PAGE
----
Europe considers new Covid curbs as Omicron spreads worldwide

·4-min read
File photo: The Air New Zealand check in counter at Sydney International Airport in New South Wales, Australia, 23 June 2021 (EPA-EFE)
File photo: The Air New Zealand check in counter at Sydney International Airport in New South Wales, Australia, 23 June 2021 (EPA-EFE)

Countries across Europe have been considering new curbs on movement, with German scientists urging maximum and immediate restrictions on social contacts as the Omicron variant swept the world days before the second Christmas of the pandemic.

Many nations are on high alert just days ahead of Christmas and New Year celebrations, as the latest health crisis also takes a toll on financial markets, which fear the impact on the global economic recovery.

Omicron infections are multiplying rapidly across Europe, the United States and Asia, including in Japan where a single cluster at a military base has grown to at least 180 cases.

The World Health Organization (WHO) has urged people to cancel some of their holiday plans to protect public health.

“An event cancelled is better than a life cancelled,” said WHO head Dr Tedros Adhanom Ghebreyesus, adding that “difficult decisions” must be made.

Germany, Ireland, the Netherlands and South Korea are among countries to have reimposed partial or full lockdowns or other social distancing measures, in recent days.

New Zealand Covid Response Minister Chris Hipkins said his country, which imposed some of the world’s toughest coronavirus measures, was delaying the start of a planned staggered reopening of its border until the end of February.

The government had previously said quarantine-free travel would reopen by mid-January for New Zealand citizens and residents in Australia - a timetable that would have allowed travel during the peak summer vacation period - and by April for foreign tourists.

"There’s no doubt this is disappointing and will upset many holiday plans, but it’s important to set these changes out clearly today so they can have time to consider those plans," Hipkins said at a press conference.

Germany’s Robert Koch Institute for infectious diseases on Tuesday recommended that “maximum contact restrictions” be imposed at once.

Federal and state leaders were due to meet later in the day to decide on new measures, which were likely to include contact restrictions even for the vaccinated and those who have recovered from an infection, but a nationwide lockdown seemed to be off the cards.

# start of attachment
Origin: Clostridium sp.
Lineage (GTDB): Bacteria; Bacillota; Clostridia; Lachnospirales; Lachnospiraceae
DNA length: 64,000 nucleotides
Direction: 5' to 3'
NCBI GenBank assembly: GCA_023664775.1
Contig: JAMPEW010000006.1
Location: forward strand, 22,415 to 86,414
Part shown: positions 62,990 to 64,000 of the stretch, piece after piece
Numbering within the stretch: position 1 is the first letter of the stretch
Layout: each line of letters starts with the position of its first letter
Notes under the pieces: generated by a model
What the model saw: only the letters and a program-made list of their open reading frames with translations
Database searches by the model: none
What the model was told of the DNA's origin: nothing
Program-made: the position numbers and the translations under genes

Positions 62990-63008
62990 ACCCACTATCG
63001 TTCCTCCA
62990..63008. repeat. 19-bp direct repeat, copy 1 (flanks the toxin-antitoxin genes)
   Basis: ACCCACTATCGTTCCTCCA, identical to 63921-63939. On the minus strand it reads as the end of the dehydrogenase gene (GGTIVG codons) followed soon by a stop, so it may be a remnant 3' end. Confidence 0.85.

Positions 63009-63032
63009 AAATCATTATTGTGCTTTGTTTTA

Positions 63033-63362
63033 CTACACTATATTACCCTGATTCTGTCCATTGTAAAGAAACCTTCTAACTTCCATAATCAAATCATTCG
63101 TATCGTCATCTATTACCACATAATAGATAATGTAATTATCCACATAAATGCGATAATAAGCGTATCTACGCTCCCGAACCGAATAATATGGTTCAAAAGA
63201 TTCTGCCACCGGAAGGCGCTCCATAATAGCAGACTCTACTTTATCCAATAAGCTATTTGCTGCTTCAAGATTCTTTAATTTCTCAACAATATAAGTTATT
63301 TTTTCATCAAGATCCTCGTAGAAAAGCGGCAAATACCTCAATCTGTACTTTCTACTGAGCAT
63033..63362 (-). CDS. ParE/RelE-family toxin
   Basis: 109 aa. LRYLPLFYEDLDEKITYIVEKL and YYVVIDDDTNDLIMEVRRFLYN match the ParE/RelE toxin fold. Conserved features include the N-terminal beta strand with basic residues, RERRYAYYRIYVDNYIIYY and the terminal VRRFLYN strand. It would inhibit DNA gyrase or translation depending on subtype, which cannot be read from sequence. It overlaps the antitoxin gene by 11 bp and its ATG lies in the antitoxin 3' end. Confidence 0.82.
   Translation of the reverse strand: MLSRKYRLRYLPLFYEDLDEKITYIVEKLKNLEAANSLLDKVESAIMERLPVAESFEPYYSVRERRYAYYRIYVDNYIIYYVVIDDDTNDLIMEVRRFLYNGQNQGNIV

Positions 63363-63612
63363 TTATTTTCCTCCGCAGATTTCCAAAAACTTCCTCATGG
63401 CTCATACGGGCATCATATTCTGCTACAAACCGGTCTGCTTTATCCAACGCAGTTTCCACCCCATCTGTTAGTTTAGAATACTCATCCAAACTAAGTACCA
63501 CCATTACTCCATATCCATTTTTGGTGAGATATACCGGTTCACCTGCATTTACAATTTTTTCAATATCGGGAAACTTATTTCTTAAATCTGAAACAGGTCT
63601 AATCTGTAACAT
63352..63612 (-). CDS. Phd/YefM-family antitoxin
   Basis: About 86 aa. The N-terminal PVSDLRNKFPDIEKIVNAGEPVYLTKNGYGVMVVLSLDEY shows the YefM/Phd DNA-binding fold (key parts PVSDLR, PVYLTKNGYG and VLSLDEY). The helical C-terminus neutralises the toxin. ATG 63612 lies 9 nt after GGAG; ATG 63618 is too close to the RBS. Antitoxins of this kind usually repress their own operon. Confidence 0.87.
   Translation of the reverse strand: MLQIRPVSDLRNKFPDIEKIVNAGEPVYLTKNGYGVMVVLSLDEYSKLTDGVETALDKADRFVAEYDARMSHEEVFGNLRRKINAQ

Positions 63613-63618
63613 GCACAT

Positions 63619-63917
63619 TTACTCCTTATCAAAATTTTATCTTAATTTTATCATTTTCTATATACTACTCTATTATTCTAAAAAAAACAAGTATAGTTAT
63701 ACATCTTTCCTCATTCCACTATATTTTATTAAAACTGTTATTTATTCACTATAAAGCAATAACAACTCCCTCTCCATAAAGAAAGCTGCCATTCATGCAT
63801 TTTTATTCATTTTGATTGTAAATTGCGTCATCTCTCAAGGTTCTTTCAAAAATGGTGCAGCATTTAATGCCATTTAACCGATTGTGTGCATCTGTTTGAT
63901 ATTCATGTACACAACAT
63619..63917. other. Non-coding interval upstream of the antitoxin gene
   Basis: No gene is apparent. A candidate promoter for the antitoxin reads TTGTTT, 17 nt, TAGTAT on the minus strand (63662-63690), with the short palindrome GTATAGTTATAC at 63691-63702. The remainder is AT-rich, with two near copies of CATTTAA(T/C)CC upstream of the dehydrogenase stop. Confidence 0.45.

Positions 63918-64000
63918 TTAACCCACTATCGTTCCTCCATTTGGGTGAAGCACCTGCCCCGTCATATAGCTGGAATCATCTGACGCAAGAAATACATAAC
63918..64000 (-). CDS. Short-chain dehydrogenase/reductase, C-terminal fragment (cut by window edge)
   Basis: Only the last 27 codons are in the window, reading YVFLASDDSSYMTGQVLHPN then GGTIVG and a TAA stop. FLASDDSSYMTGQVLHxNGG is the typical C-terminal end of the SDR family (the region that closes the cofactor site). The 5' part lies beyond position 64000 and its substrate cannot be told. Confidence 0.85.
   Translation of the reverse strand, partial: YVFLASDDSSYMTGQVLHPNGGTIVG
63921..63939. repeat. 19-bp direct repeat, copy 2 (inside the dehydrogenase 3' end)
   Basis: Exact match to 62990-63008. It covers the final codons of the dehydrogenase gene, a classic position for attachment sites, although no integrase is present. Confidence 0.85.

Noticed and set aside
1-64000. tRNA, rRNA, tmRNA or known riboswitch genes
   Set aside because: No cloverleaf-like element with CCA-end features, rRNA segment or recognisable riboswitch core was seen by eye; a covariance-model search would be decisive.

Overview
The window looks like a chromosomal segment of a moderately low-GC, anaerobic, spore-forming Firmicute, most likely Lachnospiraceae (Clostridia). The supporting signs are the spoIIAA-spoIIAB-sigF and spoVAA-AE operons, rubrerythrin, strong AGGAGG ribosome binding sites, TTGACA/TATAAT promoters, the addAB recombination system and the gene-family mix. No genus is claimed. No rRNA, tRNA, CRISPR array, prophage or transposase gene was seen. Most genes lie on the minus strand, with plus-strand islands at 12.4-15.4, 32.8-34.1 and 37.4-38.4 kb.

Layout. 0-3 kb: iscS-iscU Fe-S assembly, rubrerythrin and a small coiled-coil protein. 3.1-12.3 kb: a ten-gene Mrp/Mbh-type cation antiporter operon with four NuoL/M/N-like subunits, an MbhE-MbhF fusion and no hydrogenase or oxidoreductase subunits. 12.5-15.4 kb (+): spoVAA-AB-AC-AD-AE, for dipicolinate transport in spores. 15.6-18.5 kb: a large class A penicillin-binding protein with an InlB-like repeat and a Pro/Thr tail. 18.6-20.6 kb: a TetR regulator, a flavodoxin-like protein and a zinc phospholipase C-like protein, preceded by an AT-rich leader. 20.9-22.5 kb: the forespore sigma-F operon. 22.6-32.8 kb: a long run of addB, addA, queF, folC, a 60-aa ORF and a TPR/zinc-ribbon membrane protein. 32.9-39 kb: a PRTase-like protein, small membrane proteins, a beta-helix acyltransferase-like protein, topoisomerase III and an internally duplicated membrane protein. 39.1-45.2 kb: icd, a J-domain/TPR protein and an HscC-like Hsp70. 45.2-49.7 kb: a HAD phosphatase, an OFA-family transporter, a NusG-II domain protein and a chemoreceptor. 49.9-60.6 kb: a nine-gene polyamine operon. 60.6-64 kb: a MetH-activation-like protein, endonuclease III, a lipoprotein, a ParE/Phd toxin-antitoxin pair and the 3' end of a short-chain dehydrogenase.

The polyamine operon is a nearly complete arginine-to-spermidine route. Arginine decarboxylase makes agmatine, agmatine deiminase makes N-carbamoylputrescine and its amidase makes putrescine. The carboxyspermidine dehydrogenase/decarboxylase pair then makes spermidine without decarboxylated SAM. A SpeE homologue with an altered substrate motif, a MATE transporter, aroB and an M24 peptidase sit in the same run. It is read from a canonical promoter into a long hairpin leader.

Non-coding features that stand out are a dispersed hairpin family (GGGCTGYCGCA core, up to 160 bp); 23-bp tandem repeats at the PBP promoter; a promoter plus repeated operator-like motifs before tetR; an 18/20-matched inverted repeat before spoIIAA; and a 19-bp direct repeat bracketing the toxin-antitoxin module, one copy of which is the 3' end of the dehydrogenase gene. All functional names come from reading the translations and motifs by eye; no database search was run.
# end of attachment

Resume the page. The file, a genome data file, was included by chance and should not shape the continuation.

In India, New Delhi Chief Minister Arvind Kejriwal urged citizens to wear masks and appealed to the federal government to allow booster vaccine doses as the country reported 200 cases of the variant across 12 states.

In Singapore, the health ministry was carrying out testing to determine whether Omicron was behind a suspected cluster of cases at a gym and warned more cases were likely.

In the United States, officials said the variant claimed the life on Monday of an unvaccinated man in Texas after becoming the dominant strain in the country. Lines for Covid tests wrapped around the block in New York, Washington and other US cities as people clamoured to find out if they were infected before celebrating the holidays with family.

Israel added the United States to its "no-fly" list, citing concerns over the variant, while Kuwait said it would require incoming travellers to have received a booster shot if more than nine months had passed since their second vaccine dose.

British Prime Minister Boris Johnson on Monday said the situation was "extremely difficult" as hospitalisations rose steeply in London. His government was not ruling out any steps, including potentially limiting tourism.

Sweden will urge all employees to work from home if possible and impose tighter rules for social distancing.

“We must now take joint responsibility and we need adapt to the new reality,” Prime Minister Magdalena Andersson told a news conference. “I understand that many are tired of this - so am I - but we now have a new virus variant, which means we are in a new situation.”

In Australia, where Omicron cases have surged but hospitalisations remain relatively low, Prime Minister Scott Morrison urged state and territory leaders to avoid further lockdowns.

"We’re not going back to lockdowns. We’re going forward to live with this virus with common sense and responsibility," he said.

Thailand will reinstate its mandatory Covid quarantine for foreign visitors and scrap a quarantine waiver from Tuesday.

The Omicron variant was first detected last month in southern Africa and Hong Kong and so far has been reported in at least 89 countries.

The severity of illness it causes remains unclear, but the WHO warned it is spreading faster than the Delta variant and is causing infections in people already vaccinated or who have recovered from Covid.

Many countries in the West are pinning their hopes on third, booster vaccine shots to keep the new variant at bay amid reports that two shots may not be enough.

The European Union’s drug regulator is prepared for the possibility that vaccines may have to be tweaked to fight Omicron, although there is no evidence yet, the agency’s chief said.

“There is no answer whether we will need to adapt vaccines,” European Medicines Agency executive director Emer Cook said.

Reuters

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